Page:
13/07/2004 - 22:00

Joe Poprzeczny - State Scene: Getting the timing just right

13/07/2004 - 22:00


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The Gallop Government’s recent reluctant admission that it won’t continue pressing for fixed-term parliaments comes hard on the heels of its reneging on the proposed one-vote-one-value legislation.

The Gallop Government’s recent reluctant admission that it won’t continue pressing for fixed-term parliaments comes hard on the heels of its reneging on the proposed one-vote-one-value legislation.

This belated jettisoning of Labor’s proposed fixed-term legislation is best explained by Dr Gallop’s, and leftist factional chief Jim McGinty’s, uncertainty about the outcome of the forthcoming election.

Retaining the power to call elections whenever means Labor infuses a degree of doubt into conservative ranks.

A braver, consistent, and more idealistic government would have thrown such timidity and manipulative yearnings to the wind, and instead stuck doggedly to principles.

Not so the Gallop-McGinty duo.

For them, retaining power until 2009, and hopefully beyond, takes precedence over all else.

That’s given precedence over what they’ve told party faithful and voters was essential for Western Australia’s democratic practice.

That said, it’s difficult to understand why they initially moved to institute fixed-terms, so that elections would henceforth be held on the third Saturday of every fourth February.

Labor’s decision to embark on a one-vote-one-value campaign is more easily understood.

After all, while Labor MPs probably don’t realise it, that was a key plank of Britain’s heroic 19th century equivalent of Poland’s Solidarity Movement, the Chartists, some of whose leaders were jailed and even transported as convicts to Australia for promoting such democratic principles.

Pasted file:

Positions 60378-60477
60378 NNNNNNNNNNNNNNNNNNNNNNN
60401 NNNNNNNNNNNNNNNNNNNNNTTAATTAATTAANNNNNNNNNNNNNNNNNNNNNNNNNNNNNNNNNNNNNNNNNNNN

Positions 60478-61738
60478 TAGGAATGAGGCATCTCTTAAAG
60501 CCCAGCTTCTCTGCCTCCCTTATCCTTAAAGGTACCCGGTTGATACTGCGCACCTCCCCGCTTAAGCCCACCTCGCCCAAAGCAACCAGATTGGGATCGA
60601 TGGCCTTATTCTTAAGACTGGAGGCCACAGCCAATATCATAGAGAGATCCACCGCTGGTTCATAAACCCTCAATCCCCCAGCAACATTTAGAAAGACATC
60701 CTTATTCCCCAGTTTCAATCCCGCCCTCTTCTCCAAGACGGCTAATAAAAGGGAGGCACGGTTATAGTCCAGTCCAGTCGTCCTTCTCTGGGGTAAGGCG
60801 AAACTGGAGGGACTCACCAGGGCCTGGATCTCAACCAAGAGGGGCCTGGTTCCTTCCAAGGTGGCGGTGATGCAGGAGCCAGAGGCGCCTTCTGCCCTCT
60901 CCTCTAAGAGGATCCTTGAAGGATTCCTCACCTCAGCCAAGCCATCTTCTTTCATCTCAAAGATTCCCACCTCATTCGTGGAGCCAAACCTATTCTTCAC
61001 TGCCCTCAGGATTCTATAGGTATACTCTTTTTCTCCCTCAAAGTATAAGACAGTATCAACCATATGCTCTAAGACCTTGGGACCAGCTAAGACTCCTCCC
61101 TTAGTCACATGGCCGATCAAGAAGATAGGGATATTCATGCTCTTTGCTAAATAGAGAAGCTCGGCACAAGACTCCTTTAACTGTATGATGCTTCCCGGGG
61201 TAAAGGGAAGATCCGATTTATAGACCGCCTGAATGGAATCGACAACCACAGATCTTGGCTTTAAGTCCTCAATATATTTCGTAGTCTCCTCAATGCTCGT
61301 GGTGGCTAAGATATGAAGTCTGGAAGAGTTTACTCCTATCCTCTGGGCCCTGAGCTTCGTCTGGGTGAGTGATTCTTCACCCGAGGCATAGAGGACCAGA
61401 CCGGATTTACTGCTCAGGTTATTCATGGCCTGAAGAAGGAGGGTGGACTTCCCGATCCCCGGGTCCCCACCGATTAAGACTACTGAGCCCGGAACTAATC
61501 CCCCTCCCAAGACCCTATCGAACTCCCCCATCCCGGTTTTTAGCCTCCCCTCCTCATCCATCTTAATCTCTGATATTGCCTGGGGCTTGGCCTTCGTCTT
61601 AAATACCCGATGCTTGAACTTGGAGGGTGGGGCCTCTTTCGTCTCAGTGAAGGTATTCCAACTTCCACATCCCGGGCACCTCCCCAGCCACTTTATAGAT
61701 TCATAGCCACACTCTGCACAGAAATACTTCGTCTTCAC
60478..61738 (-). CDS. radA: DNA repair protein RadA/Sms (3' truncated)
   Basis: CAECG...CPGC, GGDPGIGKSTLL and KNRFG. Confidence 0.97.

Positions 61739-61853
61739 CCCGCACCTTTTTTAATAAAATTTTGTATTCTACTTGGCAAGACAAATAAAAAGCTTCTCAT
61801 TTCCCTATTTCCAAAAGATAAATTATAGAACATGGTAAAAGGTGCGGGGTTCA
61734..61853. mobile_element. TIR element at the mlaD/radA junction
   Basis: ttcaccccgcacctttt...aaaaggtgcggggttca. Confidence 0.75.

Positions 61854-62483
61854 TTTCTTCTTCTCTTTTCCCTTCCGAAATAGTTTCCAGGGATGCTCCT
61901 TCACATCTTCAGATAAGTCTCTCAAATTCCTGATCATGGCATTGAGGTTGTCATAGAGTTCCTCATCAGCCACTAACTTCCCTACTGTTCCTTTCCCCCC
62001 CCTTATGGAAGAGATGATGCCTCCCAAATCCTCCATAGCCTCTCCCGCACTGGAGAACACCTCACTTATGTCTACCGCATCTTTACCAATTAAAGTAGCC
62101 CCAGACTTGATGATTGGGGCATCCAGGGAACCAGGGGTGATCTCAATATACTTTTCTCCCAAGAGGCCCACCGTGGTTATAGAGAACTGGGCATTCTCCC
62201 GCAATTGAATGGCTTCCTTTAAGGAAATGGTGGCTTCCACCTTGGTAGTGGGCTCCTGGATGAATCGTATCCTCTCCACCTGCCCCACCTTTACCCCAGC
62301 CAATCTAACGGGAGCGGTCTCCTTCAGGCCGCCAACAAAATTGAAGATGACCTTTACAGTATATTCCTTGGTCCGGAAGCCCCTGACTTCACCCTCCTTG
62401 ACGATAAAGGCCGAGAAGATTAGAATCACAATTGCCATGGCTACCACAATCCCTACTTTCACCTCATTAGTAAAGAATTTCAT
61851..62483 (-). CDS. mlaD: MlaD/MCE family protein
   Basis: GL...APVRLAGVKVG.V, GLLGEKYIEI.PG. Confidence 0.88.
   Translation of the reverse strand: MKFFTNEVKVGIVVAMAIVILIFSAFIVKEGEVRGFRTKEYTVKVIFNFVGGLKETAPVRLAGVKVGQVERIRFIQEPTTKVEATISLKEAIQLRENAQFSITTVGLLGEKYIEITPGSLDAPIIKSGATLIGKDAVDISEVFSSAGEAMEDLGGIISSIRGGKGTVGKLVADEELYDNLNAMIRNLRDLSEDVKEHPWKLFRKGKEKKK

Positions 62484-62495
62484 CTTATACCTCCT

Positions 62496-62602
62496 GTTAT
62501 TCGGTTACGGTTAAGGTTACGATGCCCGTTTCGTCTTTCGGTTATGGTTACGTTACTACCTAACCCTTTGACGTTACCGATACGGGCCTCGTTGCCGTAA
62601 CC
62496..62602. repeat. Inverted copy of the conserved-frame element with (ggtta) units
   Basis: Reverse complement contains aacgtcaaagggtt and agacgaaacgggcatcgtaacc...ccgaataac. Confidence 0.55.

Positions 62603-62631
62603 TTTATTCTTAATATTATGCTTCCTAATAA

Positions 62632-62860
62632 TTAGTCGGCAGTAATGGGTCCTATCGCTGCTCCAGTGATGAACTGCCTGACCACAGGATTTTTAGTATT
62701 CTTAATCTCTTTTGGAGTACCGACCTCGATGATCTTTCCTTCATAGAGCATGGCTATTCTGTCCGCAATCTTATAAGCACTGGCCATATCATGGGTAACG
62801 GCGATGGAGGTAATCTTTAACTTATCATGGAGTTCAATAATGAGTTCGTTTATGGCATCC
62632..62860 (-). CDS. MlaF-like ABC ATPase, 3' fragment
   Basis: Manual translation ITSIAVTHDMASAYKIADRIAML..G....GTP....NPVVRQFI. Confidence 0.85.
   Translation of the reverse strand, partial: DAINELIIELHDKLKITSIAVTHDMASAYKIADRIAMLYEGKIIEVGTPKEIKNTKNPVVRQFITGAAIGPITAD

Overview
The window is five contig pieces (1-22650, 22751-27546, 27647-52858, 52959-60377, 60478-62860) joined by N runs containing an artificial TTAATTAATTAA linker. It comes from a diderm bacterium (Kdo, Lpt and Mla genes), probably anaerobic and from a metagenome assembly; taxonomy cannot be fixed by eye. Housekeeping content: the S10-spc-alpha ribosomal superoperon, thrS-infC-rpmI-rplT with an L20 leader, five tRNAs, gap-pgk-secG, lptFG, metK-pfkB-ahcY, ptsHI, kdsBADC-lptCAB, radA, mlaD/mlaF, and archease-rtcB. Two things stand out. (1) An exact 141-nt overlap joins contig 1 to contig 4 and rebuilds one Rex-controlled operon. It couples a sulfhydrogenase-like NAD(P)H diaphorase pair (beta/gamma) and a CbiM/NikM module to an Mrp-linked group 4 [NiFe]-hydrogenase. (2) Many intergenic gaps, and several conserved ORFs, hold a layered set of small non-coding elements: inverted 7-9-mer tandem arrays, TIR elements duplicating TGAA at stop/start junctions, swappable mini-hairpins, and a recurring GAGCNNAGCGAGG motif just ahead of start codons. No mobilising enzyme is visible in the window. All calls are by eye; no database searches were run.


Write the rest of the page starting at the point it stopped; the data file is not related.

Furthermore, Labor is clearly disadvantaged by the allocation of far fewer voters in rural seats.

But the Gallop-McGinty duo has even dropped pursuing this now that election day approaches by refusing to seize the offer of renegade MP Alan Cadby, who recently resigned from the Liberal Party, to ensure passage of their one-vote-one-value legislation through the upper house this year.

So why did they ever bother moving for fixed-terms?

State Scene queries their motives in taking such a stand, though not because it lacked inherent value.

Quite the contrary, in fact.

State Scene favours fixed-terms if for no other reason than the belief that governments shouldn’t have the added advantage of being able to call elections whenever they believe the time is ripe for them, thereby manoeuvring themselves into getting a jump on oppositions. Incumbency is advantage enough.

However, it’s instructive to consider WA’s elections pattern since the late 19th century – the past 114 years – when representative government was instituted. Such a survey shows one would be hard-pressed arguing Western Australian governments have tended to move to gain unfair advantage over oppositions.

Both conservative and left-of-centre governments have generally played quite straight bats on calling elections, particularly over more recent decades.